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RDF industry group launches code of practice

2000 rdf bales

A group of refuse-derived fuel (RDF) operators have published a set of export guidelines to help tackle illegal waste storage, environmental nuisance, fires and illegal export.

The RDF Industry Group – which has 26 members in the UK and on the continent across the supply chain – launched a code of practice at the House of Commons on 16 October.

The document sets out regulatory requirements across the RDF supply chain and “further defines what is expected of not only a compliant but a respected operator”.

The code has been made a condition of membership to the RDF Industry Group, and details the different regulations across the four UK nations.

It was developed over concerns that rapid growth in the market had led to some rogue operators setting up – with poor storage standards leading to increased risk of fires and fly infestations.

Gavin Graveson, RDF Industry Group chair and chief operating officer at Veolia, said: “We hope that the code of practice will allow members to set the standard as legitimate operators from the rest of the market.

“The group has developed a logo that members can display so they can be recognised by those operating in the RDF export supply chain. It also supports the use of the code by the wider industry, and encourages adherence to the good practice set out in the code to raise standards across the industry.”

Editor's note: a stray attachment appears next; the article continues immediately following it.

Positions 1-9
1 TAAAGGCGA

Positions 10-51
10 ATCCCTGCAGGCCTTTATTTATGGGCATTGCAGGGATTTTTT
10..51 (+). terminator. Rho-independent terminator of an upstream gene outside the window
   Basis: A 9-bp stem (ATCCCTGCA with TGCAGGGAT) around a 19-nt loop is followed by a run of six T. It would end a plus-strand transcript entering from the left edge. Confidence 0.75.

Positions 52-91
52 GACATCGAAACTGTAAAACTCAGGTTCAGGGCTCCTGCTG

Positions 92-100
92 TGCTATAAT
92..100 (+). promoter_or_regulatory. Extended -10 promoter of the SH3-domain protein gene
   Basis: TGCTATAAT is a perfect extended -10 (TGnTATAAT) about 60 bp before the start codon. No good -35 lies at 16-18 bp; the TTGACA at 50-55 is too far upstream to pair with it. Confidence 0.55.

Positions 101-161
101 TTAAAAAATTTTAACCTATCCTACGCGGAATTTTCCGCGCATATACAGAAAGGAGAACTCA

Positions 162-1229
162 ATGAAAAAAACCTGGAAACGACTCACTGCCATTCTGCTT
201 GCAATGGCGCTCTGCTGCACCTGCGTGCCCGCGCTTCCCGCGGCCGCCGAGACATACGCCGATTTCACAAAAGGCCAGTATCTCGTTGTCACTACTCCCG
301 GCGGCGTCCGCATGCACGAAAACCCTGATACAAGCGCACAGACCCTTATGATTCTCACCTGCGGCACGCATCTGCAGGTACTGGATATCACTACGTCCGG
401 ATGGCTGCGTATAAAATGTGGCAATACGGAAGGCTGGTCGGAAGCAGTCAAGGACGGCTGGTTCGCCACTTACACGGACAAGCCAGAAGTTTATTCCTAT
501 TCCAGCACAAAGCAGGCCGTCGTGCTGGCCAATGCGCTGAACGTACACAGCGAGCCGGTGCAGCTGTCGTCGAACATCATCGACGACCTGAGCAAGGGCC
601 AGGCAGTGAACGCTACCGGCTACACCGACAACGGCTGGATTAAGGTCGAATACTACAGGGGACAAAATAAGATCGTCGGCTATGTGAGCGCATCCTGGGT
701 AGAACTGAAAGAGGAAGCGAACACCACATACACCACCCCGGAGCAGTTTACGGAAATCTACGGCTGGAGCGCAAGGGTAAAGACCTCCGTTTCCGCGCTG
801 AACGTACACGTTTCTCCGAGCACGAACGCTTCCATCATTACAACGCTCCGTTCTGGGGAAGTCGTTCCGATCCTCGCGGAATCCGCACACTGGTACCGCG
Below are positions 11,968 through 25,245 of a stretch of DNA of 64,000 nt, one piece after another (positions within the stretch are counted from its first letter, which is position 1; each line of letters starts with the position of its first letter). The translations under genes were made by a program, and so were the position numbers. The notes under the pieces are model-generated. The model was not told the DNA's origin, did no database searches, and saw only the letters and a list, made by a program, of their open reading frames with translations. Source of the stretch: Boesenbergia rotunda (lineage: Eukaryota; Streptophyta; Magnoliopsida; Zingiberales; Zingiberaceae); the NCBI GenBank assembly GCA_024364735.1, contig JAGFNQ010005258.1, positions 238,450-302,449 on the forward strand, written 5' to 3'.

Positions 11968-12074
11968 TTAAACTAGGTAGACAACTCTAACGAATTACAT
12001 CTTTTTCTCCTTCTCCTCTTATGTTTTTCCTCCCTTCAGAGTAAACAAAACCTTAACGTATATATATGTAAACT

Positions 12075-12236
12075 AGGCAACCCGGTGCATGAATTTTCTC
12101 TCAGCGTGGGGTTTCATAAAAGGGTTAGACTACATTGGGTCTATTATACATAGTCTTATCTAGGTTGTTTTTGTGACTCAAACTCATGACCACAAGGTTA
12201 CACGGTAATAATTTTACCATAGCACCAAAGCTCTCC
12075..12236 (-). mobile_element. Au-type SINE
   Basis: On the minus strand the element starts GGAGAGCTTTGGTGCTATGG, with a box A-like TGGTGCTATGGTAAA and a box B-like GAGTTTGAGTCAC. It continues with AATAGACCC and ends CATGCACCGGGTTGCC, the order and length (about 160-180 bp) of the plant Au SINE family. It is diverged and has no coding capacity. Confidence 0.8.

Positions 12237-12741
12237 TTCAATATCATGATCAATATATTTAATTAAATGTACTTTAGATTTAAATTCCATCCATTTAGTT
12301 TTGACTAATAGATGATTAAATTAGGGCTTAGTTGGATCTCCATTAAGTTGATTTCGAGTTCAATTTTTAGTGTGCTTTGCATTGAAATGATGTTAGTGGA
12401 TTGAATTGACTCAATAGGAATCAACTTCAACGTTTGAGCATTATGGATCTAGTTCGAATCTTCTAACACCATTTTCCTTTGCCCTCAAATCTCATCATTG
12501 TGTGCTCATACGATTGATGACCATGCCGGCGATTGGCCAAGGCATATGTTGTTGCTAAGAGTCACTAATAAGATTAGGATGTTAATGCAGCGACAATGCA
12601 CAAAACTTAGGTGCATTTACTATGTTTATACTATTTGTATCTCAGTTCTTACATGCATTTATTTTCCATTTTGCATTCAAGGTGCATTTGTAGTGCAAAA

Baroness Jones of Whitchurch, the Labour shadow Defra spokesperson, said: “It is encouraging to see the RDF Industry Group taking the lead in determining and sharing good practice to help raise standards across the supply chain in this evolving and maturing market.”

RDF exports from the UK have increased from 0.01 million tonnes in 2010 to over 3.6 million tonnes in 2016.

The code was written by senior consultant Harriet Parke, who told the launch event that landowners and port operators needed confidence in the quality of the RDF they handled and the compliance of operators they dealt with. She said it helped identify compliant operators and separated them from those who are non-compliant. 

 

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